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6 Signs of a Struggling Reader

Statistics show us that there are many children not reading at the appropriate level for their age. By the time these children reach adulthood they have often become part of the 48% of adults who cannot read well enough to participate fully in their everyday lives.  This alarming statistic does not have to be a reality. What if we could identify students who were struggling and take action to support them in their reading development?  The truth is that we can!

All teachers need to be on the lookout for signs of a potential reading difficulty so that they can provide this intervention quickly.  These signs may include:

  1. Difficulty developing phoneme-grapheme correspondence. The student may need many more exposures to letters than their peers in order to remember them and then longer still to develop this recognition to automaticity.
  2. Poor memory – after an absence or even just the weekend, the student may easily forget things that they had previously learned.
  3. Delay in developing phonological and phonemic skills.  It may take a long time to develop oral blending and segmenting.
  4. Blending with graphemes may not move much beyond sounding out.
  5. Segmenting for spelling may be difficult beyond 3 or 4 sounds.
  6. Stilted, slow reading even after several years of reading instruction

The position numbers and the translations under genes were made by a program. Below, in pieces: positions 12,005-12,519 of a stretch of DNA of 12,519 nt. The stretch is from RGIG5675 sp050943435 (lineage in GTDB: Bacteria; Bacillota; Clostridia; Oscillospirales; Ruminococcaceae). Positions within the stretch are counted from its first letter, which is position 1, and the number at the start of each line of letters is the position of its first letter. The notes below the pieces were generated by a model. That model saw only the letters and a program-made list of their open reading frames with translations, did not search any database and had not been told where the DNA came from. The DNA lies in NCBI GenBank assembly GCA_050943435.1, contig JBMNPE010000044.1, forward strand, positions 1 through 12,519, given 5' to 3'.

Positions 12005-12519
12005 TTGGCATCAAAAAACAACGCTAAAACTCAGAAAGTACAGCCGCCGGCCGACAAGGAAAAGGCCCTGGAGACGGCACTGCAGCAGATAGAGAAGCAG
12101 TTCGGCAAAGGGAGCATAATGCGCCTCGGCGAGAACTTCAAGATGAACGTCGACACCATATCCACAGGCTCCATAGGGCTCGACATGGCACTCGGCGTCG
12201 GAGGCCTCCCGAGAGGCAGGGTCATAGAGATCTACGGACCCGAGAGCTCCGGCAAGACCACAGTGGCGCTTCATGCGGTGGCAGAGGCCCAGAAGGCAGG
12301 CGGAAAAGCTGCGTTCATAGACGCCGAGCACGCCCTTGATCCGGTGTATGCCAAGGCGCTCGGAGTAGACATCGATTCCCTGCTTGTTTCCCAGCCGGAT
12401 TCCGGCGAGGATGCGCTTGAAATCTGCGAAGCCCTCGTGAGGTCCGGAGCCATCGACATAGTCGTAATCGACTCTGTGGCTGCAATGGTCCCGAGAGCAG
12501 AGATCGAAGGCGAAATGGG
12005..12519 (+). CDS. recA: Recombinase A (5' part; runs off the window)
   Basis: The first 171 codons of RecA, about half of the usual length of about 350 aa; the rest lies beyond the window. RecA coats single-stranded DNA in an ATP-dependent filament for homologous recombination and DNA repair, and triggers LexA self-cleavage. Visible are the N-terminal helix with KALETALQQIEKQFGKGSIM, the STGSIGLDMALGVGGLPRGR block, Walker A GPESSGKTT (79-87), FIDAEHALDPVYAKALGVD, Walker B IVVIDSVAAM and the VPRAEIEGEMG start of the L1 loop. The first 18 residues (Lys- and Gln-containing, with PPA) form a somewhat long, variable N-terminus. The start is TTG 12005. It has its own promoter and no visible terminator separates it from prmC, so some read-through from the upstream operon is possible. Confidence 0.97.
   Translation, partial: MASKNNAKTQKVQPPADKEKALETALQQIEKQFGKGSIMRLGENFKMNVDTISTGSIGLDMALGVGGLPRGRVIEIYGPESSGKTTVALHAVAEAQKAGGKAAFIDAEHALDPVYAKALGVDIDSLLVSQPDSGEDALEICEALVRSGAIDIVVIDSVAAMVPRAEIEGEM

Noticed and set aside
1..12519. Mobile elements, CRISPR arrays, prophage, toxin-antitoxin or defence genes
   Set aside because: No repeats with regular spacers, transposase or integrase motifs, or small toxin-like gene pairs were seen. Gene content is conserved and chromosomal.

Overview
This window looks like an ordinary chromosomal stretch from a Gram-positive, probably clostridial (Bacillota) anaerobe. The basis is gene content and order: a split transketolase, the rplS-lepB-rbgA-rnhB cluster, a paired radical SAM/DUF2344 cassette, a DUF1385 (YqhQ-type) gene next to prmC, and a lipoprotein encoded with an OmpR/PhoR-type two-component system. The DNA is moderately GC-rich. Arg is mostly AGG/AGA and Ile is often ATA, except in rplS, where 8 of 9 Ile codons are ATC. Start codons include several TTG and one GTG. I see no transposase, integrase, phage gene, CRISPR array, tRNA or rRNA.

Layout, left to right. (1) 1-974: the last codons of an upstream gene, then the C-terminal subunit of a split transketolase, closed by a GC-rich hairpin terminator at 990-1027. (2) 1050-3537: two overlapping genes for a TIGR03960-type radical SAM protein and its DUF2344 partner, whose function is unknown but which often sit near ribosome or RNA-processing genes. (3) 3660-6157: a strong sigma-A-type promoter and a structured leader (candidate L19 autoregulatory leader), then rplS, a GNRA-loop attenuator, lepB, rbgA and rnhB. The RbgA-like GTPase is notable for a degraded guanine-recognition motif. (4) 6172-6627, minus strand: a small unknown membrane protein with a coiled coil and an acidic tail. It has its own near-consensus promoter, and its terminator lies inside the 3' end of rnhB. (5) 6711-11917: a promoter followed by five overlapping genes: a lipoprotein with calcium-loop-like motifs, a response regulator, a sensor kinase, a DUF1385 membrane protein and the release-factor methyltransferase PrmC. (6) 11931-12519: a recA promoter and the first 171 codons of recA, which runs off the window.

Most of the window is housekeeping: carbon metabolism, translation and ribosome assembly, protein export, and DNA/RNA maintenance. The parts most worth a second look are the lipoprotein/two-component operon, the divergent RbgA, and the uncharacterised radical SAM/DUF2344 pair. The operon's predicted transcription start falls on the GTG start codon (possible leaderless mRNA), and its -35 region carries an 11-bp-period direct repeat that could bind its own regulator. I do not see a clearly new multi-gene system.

The above are signs of a potential reading difficulty such as dyslexia, but not all students who are struggling readers have a difficulty.  Many are instructional casualties who have developed inefficient strategies through outdated teaching methods such as multi-cueing.

Signs of ineffective reading strategies are:

  • Using pictures to guess what a word might be
  • Saying the first sound and then guessing the rest of the word
  • Skipping words when they don’t know what it is
  • Stopping when the student is unsure of a word without making an attempt to read the word
  • Wildly guessing what words might be
  • Not noticing when an obvious error has been made (not attending to comprehension)
  • Stilted, slow reading
  • Inserting letters where they don’t belong
  • Not knowing how to read vowel digraphs (ow, ou) or less common consonant digraphs (gn, kn)
  • Leaving off suffixes when reading

Regardless of the causes of a reading challenge, we need to be able to take steps in order to support children’s reading development.  As teachers, we aren’t qualified to determine the cause of a child’s reading struggles, however we can step in and provide the support that gets a child on the road to reading success. 

So what happens after you discover that a child is a struggling reader?

Step 1 – check all school records including speaking with your special education teacher to determine whether this has already been identified and acted upon

Step 2 – Do some diagnostic assessment to ascertain exactly which areas the student is having difficulty with.  You can read more here and here.

Step 3 – Talk with the student’s family to discuss your concerns.

Step 4 – Create a plan to support the student’s skill development

Step 5 – Monitor progress and keep families informed

Step 6 – Adjust the plan as needed

Knowing what to look for to identify struggling readers is vital to enable you to support students effectively. Once your struggling readers are on your radar, you can take steps to get them on the road to reading success.

In April and May I am running a “Supporting Struggling Readers” Teach Along.  If you would like to find out when further information about this Teach Along is available, click here.

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